PC experts working with Valve on its upcoming Steam Machine mini-form factor PCs are confident they will be a hit with gamers.
Valve’s initial details about the prototype machines – of which 300 will be sent to randomly selected users of PC gaming platform Steam this year – state that only Intel processors and Nvidia graphics cards would be inside the boxes, with AMD Machines to launch in 2014.
Both partners for the prototypes say that they are also working with Valve on optimising Valve’s Linux-based SteamOS operating system.
Mark Smith, senior technical evangelist at Nvidia, told PCR: “Valve has selected Nvidia for the 300 beta units due to our graphics performance, acoustic characteristics, and power efficiency.
“Nvidia and Valve engineers have focused efforts on improving driver performance for OpenGL, optimising performance on Nvidia GPUs, porting Valve’s content library to SteamOS and tuning SteamOS to provide lower latency.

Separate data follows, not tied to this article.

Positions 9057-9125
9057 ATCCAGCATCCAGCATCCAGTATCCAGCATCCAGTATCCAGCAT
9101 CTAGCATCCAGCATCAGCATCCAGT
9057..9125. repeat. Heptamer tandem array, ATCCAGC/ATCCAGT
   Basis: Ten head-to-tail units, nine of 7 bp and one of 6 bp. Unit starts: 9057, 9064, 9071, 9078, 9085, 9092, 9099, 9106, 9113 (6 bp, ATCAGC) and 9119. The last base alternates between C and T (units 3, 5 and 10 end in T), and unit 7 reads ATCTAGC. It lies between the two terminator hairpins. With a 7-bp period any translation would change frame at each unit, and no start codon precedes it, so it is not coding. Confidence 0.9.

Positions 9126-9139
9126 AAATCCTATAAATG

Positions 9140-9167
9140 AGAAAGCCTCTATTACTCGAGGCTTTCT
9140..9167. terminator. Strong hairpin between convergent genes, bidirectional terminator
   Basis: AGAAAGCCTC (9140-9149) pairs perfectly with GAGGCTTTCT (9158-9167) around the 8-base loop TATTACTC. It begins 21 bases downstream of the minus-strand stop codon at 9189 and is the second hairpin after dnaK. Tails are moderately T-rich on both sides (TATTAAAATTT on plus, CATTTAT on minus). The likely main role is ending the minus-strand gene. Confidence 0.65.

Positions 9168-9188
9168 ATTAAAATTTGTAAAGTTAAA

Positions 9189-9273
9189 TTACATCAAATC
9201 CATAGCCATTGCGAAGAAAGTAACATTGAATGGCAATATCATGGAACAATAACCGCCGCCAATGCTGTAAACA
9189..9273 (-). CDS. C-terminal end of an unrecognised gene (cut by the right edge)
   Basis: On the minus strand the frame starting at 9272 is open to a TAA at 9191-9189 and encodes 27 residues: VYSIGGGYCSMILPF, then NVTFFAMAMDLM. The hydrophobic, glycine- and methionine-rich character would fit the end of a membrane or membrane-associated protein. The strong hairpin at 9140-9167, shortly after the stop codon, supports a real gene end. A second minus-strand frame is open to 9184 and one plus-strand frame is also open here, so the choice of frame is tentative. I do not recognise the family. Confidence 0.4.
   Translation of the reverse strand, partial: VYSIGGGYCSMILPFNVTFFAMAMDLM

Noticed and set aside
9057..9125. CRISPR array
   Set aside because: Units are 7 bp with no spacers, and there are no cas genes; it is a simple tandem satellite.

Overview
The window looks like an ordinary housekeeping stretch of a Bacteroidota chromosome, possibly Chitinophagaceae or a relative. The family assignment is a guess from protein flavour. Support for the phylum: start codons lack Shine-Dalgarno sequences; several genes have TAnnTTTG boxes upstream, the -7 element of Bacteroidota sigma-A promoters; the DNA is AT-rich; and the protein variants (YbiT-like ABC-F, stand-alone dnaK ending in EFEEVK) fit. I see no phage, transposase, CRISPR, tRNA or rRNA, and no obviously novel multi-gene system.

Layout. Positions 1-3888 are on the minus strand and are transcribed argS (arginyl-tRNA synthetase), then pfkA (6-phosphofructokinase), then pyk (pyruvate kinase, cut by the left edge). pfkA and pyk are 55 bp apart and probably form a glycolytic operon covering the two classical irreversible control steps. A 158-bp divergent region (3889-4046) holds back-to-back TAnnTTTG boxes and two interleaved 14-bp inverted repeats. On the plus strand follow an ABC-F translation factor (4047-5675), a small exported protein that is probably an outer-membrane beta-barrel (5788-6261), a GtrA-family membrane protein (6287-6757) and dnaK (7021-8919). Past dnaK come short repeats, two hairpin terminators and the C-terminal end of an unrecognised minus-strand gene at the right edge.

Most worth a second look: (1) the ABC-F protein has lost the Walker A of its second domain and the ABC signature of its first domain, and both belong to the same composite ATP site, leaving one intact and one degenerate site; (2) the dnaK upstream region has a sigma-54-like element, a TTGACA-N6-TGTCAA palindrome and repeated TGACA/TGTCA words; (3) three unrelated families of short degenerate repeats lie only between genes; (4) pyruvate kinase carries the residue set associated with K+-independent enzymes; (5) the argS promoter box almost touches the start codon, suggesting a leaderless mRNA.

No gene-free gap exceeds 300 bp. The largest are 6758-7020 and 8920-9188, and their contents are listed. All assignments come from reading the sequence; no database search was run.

“The hardware is capable of delivering a great gaming experience. It is only a matter of writing the software to make it happen.”
Principal engineer and visual computing engineering technical director at Intel, Mike Burrows, added: “Intel’s CPUs are the defacto gamer choice due to their industry-leading performance. The fact that Valve has chosen them as the CPUs for their initial wave of prototypes is another great proof point.”
Both companies are enthusiastic about the open-source nature of SteamOS, and are positive about giving gamers the choice of hardware from other vendors.
“Intel embraces the open eco-system approach Valve is taking with SteamOS,” said Burrows. “Linux open-source drivers will ensure a great consumer experience for these prototypes, as well as strengthening SteamOS’ eco-system.”
Smith agreed: “We are in favour of any initiative that promotes open-platform gaming.”